Sherry BezansonSpecial to the chronicle
Ladysmith Arts Council and Waterfront Gallery members and visitors, especially those who have trouble with stairs, will now be able to push an elevator button to get to the second floor.
That milestone will be celebrated Nov. 6 at the LAC’s office and gallery, located at 610 Oyster Bay Drive.
“The Elevator Project has successfully been completed and is up and running,” said an Oct. 15 LAC media release.
It’s an accomplishment two years in the making. A contribution of $500 dollars from art benefactor and gallery appreciator Pamela Fairchild in 2013 launched the project.
“Ms. Fairchild, who has since relocated to Montreal to be close to family, lit a fire in the minds of the board of directors with the comment that she, unfortunately, was unable to bring her disabled husband upstairs to see the art shows,” the release said.
“From that moment on, heaven and earth was moved to create a gallery that was accessible to all in the community.”
Total costs for the Elevator Project came to $80,000.
Half that came from an Employment and Social Development Canada grant.
Other contributors included: The Town of Ladysmith, BC Rehabilitation, renowned local artists Grant Leier and Nixie Barton, Ladysmith Credit Union, Chemainus Sketch Group, and Ladysmith Lions Club.
Numerous donations were also made by LAC members and gallery visitors.
“The major visionary and activist behind the Elevator Project was Kathy Holmes, President of the Ladysmith Arts Council.” the release said.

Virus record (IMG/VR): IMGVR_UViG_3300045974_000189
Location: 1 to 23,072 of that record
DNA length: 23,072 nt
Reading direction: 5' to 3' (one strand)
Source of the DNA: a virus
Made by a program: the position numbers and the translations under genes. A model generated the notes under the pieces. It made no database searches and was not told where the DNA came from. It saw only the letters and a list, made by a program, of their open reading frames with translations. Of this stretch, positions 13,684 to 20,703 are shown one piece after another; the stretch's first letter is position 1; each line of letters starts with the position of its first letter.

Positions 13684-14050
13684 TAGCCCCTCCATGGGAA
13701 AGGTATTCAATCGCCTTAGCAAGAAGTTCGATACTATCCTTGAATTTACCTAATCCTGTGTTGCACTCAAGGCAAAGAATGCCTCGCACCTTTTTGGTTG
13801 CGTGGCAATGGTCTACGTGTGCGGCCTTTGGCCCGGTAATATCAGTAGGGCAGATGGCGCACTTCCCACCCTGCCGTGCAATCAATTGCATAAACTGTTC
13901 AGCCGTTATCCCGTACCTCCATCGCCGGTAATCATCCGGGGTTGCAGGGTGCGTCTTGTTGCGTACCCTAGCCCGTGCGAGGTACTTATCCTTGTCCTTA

“Ms. Holmes started the Pear Project as a fundraiser in 2013 with a goal to making $1000 to go toward the Elevator Project.” She reached that $1000 goal nearly a year ago after making and selling 100 handmade ceramic pears.
Other small arts sales and community fund-raisers – like the Cupcake paintings and the Davy Jones Locker in Oct. 2014 – added to the total.
Holmes had a special word of thanks for contractor Brian Childs & Company and the subcontractors who worked on the project.
“They were all a joy to work with – reliable, hard-working and they embraced the vision and knew it was a community project with meaning,” she said.
As well as improving access, the Elevator Project enhanced the entrance to the gallery. A designated gift-shop area, and a student gallery are located in the downstairs hallway.
“So whether you are taking the elevator, or walking up, there is a beautiful and lively new updated look,” Holmes said.
The public is invited to join the Nov. 6 celebration and dedication of the elevator from 2-5 p.m. Tea and refreshments will be served; elevators rides will be free.